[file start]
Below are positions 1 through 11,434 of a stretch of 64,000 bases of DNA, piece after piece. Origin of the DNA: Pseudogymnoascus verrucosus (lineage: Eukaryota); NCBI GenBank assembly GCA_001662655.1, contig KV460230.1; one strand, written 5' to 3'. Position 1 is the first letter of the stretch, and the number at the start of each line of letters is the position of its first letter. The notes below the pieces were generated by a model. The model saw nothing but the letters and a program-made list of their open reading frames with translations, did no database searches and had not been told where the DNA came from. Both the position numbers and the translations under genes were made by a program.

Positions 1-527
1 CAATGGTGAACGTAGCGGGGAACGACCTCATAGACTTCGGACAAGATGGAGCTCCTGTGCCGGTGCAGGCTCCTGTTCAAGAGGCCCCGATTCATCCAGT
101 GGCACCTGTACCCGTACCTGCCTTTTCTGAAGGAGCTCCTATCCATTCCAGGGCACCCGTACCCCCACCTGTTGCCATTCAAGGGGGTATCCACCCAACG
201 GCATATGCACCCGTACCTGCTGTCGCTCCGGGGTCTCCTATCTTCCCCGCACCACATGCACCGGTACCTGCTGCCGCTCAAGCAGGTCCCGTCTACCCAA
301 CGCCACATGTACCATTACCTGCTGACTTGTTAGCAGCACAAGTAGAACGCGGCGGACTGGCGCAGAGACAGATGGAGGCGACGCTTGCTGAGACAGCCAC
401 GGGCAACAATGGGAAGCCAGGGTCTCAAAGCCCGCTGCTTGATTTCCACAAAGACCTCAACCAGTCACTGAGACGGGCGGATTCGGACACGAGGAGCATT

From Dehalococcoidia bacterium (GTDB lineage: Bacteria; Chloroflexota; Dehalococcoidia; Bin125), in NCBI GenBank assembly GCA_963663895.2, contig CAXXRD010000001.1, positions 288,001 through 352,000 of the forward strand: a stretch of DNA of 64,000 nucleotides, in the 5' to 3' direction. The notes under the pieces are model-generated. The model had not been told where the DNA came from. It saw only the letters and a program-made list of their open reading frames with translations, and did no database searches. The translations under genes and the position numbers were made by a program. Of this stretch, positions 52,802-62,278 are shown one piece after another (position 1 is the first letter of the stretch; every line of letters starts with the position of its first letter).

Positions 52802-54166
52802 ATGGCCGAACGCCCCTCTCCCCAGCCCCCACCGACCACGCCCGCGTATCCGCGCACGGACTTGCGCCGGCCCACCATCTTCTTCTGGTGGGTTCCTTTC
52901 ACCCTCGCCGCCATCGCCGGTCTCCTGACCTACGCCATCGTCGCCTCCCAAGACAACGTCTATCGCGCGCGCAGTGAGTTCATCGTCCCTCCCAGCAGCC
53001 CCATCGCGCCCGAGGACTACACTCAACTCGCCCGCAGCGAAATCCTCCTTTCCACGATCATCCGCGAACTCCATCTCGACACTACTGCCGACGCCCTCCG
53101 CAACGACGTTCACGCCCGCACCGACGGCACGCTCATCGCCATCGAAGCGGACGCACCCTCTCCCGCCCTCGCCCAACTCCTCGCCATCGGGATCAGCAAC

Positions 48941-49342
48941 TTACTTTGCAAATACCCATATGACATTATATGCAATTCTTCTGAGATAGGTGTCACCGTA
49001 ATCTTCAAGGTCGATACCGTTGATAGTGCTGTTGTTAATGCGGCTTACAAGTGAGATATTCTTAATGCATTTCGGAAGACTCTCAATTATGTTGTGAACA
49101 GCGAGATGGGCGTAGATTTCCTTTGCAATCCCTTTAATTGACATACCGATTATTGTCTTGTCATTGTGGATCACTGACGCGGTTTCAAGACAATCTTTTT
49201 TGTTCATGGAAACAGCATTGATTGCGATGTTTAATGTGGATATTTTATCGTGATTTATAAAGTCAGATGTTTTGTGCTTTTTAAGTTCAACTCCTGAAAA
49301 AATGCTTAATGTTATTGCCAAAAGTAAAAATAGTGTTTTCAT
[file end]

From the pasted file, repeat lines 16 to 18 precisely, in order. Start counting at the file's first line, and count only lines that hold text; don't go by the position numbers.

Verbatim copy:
49001 ATCTTCAAGGTCGATACCGTTGATAGTGCTGTTGTTAATGCGGCTTACAAGTGAGATATTCTTAATGCATTTCGGAAGACTCTCAATTATGTTGTGAACA
49101 GCGAGATGGGCGTAGATTTCCTTTGCAATCCCTTTAATTGACATACCGATTATTGTCTTGTCATTGTGGATCACTGACGCGGTTTCAAGACAATCTTTTT
49201 TGTTCATGGAAACAGCATTGATTGCGATGTTTAATGTGGATATTTTATCGTGATTTATAAAGTCAGATGTTTTGTGCTTTTTAAGTTCAACTCCTGAAAA